Op - Ed, Opinion

Seeking the light

By Michael Caduto

What a journey we are on together. For some 10 months our lives have been upended by Covid-19, and yet we carry on. In the midst of more than 1.65 million deaths worldwide, including over 313,000 who have lost their lives in the United States (more than 100 in Vermont and rapidly approaching 20,000 throughout New England), much of humankind has come together to muster a global effort to defeat a historic pandemic.

Despite the divisive social and political upheavals that plague our country, millions of people have made great personal sacrifices to help others, from medical staff and emergency personnel, to teachers, food providers and everyone who goes to work each day risking their health, and even their lives, in order to bring us the essentials that we all need to survive this pandemic.

With the solstice Monday, we’re in the heart of winter and the hours of darkness will outweigh day length for some months to come. And so, in the midst of these uncertain times when emotions are roiled, we seek the light wherever we can find it.

Locally, nationally and globally, many people have chosen to shine brightness on the world by helping — however they can — other people and the planet: placing a phone call or sending a caring note in order to reach out to someone who is enduring the pandemic while living alone, braving trips to schools to teach and support children as they try to adjust to their new learning environments, fighting for environmental justice for peoples and communities who bear the heaviest burdens of ecological and epidemiological duress.

We often think of light as something that shines down upon us, but each of us is capable of shedding light by what we think and do — by sharing ideas, creativity, compassion, hope and faith. Supporting a local food shelf. Plumbing the lifestyle disruptions of the pandemic for lessons and actions that we can hold onto for the long term in order to help fight climate change. These are just some of the ways that people are shedding light into the darkness.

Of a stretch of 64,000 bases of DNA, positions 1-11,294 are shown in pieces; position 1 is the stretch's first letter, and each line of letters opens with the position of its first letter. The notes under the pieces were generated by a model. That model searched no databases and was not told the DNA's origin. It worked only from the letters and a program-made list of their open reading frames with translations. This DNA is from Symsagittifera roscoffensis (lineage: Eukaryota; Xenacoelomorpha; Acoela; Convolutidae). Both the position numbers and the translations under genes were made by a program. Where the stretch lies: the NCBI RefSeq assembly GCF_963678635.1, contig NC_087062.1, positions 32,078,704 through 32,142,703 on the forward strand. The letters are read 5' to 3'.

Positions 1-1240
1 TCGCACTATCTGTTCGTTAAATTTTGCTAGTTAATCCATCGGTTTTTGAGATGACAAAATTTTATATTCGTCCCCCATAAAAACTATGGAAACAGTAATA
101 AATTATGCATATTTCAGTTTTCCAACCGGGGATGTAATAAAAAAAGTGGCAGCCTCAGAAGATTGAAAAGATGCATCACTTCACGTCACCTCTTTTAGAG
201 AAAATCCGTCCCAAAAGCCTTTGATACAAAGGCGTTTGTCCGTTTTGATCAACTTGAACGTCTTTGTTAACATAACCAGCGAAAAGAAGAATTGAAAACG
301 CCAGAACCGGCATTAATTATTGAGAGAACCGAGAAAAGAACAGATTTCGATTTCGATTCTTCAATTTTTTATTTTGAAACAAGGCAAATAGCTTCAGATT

“Nothing can dim the light that shines from within,” said Maya Angelou.

And yet, the waiting is not easy. The 17th-century theologian Thomas Fuller once said, “The darkest hour is just before the dawn.”

Rays of light are now breaking through as we begin to glimpse the dawn of life after the pandemic. In the months ahead, the light that surrounds us will continue to grow and reflect the flames of compassion and caring that have been lighting the world from within the hearts of those who care.

“Not knowing when the dawn will come, I open every door,” said Emily Dickinson.

Michael J. Caduto is author and co-author of more than 20 books, including “Keepers of the Earth.” He serves as executive director of Sustainable Woodstock, and is the founder/director of P.E.AC.E. — Programs for Environmental Awareness & Cultural Exchange. This commentary was previously published at VTDigger.org.

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